FG: My faith hasn’t. I still struggle with the reality that I have to visit my daughter at a cemetery, and why, and the environment that exists that made that possible. However, the other part of what I said and have said since is, my faith always rests in some of the amazing people who I know and get to know, who are like minded, who want peace, and I still believe that. I believe as hard as things are today, as challenging as things are today, there’s too many great, amazing people who are going to show us a path forward, and that we’re going to be OK.
JI: You’ve shared on social media the comments and messages that you’ve received from former allies and supporters now taking issue with your stance on Israel. Were you surprised by that response?
FG: I was. Listen, the comment that I got a lot the past month was, “I used to like you,” and there’s multiple ways to take that, but many of the people who did it I just don’t know and they could just be trolls, but there are people there who I know I’ve stood with in other instances over the past years. And, you know, when they say “I used to like you” because I’m a defender of Israel and I stand against antisemitism, that’s a hard, hard pill to swallow. And so I was surprised.
I was surprised at how easy it was for some people to turn against support of me and defending me and the Jewish people the way that I felt I stood with them over the years. It did surprise me. I hope that we can all pause, lower the temperature and remind ourselves that we all stand for peace, that we all stood together for the right reasons in the past, and I’m asking for anyone to stand with me now against antisemitism in this country, and I hope we can find a path forward to talking again.
JI: What has been the most disheartening to see?
FG: Misinformation that is fueling hatred. It is the same thing I saw in the fight against gun violence. The level of misinformation that was driving gun sales and gun violence was incredible, and seeing misinformation now about what’s happening in this country, about what something like “the river to the sea” actually means, about the history of Israel and how we ended up in this conflict, about what happened on Oct. 7, literally seeing people forget the fact that hostages are still being held and trying to explain it away. It is the way people use information, or misuse information, that has just been the most shocking thing for me.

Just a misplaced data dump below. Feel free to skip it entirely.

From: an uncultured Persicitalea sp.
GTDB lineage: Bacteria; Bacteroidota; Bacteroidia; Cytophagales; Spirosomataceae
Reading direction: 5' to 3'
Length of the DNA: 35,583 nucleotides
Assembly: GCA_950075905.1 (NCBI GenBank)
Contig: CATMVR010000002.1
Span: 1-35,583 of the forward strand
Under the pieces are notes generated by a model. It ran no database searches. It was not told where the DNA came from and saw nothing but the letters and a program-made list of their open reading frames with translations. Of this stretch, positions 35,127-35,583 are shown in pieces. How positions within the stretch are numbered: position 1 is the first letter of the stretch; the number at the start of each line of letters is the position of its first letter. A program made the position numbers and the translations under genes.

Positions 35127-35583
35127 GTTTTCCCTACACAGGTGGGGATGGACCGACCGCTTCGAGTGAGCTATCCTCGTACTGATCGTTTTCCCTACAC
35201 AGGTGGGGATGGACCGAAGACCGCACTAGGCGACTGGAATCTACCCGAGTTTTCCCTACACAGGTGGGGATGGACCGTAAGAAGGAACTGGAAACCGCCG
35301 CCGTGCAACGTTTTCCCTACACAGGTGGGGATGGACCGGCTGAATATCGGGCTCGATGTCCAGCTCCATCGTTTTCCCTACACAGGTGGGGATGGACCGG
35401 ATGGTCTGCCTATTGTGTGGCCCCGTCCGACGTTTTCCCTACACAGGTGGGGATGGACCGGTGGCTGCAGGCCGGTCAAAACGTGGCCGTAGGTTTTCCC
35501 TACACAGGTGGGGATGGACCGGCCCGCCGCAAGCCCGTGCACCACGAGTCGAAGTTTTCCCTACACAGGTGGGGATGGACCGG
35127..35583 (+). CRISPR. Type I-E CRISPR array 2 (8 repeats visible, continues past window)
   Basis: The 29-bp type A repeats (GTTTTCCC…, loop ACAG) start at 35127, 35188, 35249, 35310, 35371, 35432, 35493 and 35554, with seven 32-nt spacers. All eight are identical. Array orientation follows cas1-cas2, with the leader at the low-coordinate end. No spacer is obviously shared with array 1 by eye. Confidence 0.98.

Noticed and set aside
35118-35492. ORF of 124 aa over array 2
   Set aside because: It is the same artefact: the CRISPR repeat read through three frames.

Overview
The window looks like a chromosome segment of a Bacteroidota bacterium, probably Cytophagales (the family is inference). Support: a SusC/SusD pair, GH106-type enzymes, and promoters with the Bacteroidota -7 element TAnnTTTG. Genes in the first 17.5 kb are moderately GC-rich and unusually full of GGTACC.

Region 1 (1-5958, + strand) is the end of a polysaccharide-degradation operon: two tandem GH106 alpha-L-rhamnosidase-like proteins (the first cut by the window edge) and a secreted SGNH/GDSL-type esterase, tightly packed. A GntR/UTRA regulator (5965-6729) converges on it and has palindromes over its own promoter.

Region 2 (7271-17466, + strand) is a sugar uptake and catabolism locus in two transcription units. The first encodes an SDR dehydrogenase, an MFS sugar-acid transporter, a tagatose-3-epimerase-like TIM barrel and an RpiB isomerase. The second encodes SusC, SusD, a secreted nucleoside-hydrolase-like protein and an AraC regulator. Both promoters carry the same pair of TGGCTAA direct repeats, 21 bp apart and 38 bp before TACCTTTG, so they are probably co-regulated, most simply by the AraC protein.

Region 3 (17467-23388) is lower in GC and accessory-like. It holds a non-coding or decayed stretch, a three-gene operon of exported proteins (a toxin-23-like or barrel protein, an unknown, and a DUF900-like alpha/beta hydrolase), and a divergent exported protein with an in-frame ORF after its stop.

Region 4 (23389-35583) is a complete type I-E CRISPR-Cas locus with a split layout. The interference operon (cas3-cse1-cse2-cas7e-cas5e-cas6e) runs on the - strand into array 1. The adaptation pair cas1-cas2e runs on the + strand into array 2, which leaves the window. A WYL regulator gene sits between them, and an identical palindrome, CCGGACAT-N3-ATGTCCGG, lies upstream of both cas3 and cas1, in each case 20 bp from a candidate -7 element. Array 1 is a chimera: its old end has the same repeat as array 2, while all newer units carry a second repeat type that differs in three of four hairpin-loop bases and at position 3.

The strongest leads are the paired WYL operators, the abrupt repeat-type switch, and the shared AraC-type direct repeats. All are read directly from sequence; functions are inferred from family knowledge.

JI: The Sun Sentinel put out a story about Jewish individuals who have purchased firearms in response to rising antisemitism, which you were critical of. How instead do you feel communities should be protecting themselves or responding to increased threats?
FG: The Sun Sentinel did, but there’s been national stories about this too, and mostly focusing on the same couple of gun shops down here in South Florida, which I fear these gun shops are profiting off of people’s fear and anxiety, as the gun lobby always has.
And the truth is, in 20 years we’ve more than doubled our arsenal of guns in this country, and it’s always been driven by the gun lobby overstating people’s ability to defend themselves from anxiety and fear. And the same thing is happening here. Jewish people who are concerned about antisemitism running to gun stores, isn’t going to make them safer. In fact, the data is clear, in most instances where those people own a gun, it’s more likely to be used on them than by them. I am not telling people you shouldn’t be concerned about antisemitism, that you shouldn’t worry about where this could lead, what I am telling people is there are other ways to engage in the fight against antisemitism and hate, and running to a gun store to buy a gun, preparing to engage in public shootouts, is not one of them.
JI: Is there anything else people should know?
FG: I’ll leave it here: in America, hate is not a path forward. And I hope people take the time to calm the rhetoric and to find people who they agree with or who they disagree with, and talk. This is a moment in time where this could get away from us, and we need to step in front of it now.